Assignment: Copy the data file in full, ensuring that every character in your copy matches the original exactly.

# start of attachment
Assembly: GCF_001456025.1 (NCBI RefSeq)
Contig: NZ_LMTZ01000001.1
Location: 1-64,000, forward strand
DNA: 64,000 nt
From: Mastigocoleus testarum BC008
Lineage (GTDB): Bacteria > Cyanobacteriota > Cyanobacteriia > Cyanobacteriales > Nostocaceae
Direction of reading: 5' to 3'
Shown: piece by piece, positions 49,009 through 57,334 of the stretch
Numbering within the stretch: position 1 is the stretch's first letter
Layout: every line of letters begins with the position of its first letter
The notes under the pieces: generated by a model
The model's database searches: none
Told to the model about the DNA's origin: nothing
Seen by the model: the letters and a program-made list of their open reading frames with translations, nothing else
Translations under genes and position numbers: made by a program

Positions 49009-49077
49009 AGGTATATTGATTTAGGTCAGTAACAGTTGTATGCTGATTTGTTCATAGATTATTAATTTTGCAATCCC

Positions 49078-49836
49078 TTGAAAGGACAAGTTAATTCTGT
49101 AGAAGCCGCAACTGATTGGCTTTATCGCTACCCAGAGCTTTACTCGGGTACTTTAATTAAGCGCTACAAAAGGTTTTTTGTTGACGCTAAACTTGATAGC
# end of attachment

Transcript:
Assembly: GCF_001456025.1 (NCBI RefSeq)
Contig: NZ_LMTZ01000001.1
Location: 1-64,000, forward strand
DNA: 64,000 nt
From: Mastigocoleus testarum BC008
Lineage (GTDB): Bacteria > Cyanobacteriota > Cyanobacteriia > Cyanobacteriales > Nostocaceae
Direction of reading: 5' to 3'
Shown: piece by piece, positions 49,009 through 57,334 of the stretch
Numbering within the stretch: position 1 is the stretch's first letter
Layout: every line of letters begins with the position of its first letter
The notes under the pieces: generated by a model
The model's database searches: none
Told to the model about the DNA's origin: nothing
Seen by the model: the letters and a program-made list of their open reading frames with translations, nothing else
Translations under genes and position numbers: made by a program

Positions 49009-49077
49009 AGGTATATTGATTTAGGTCAGTAACAGTTGTATGCTGATTTGTTCATAGATTATTAATTTTGCAATCCC

Positions 49078-49836
49078 TTGAAAGGACAAGTTAATTCTGT
49101 AGAAGCCGCAACTGATTGGCTTTATCGCTACCCAGAGCTTTACTCGGGTACTTTAATTAAGCGCTACAAAAGGTTTTTTGTTGACGCTAAACTTGATAGC